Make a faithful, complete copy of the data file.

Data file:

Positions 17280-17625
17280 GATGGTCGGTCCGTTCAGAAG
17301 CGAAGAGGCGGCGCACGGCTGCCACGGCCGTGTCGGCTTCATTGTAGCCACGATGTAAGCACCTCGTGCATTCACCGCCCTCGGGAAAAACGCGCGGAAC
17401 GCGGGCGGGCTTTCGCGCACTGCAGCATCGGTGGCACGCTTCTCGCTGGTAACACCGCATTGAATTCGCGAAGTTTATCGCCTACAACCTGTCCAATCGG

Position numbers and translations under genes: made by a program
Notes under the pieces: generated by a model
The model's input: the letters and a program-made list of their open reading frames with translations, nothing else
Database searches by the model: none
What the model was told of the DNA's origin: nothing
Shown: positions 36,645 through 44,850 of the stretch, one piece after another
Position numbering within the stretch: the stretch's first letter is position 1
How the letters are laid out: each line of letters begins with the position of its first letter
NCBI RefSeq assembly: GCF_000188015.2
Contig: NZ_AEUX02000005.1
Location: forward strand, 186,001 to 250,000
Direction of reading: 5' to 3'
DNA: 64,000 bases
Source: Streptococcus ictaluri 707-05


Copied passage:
Positions 17280-17625
17280 GATGGTCGGTCCGTTCAGAAG
17301 CGAAGAGGCGGCGCACGGCTGCCACGGCCGTGTCGGCTTCATTGTAGCCACGATGTAAGCACCTCGTGCATTCACCGCCCTCGGGAAAAACGCGCGGAAC
17401 GCGGGCGGGCTTTCGCGCACTGCAGCATCGGTGGCACGCTTCTCGCTGGTAACACCGCATTGAATTCGCGAAGTTTATCGCCTACAACCTGTCCAATCGG

Position numbers and translations under genes: made by a program
Notes under the pieces: generated by a model
The model's input: the letters and a program-made list of their open reading frames with translations, nothing else
Database searches by the model: none
What the model was told of the DNA's origin: nothing
Shown: positions 36,645 through 44,850 of the stretch, one piece after another
Position numbering within the stretch: the stretch's first letter is position 1
How the letters are laid out: each line of letters begins with the position of its first letter
NCBI RefSeq assembly: GCF_000188015.2
Contig: NZ_AEUX02000005.1
Location: forward strand, 186,001 to 250,000
Direction of reading: 5' to 3'
DNA: 64,000 bases
Source: Streptococcus ictaluri 707-05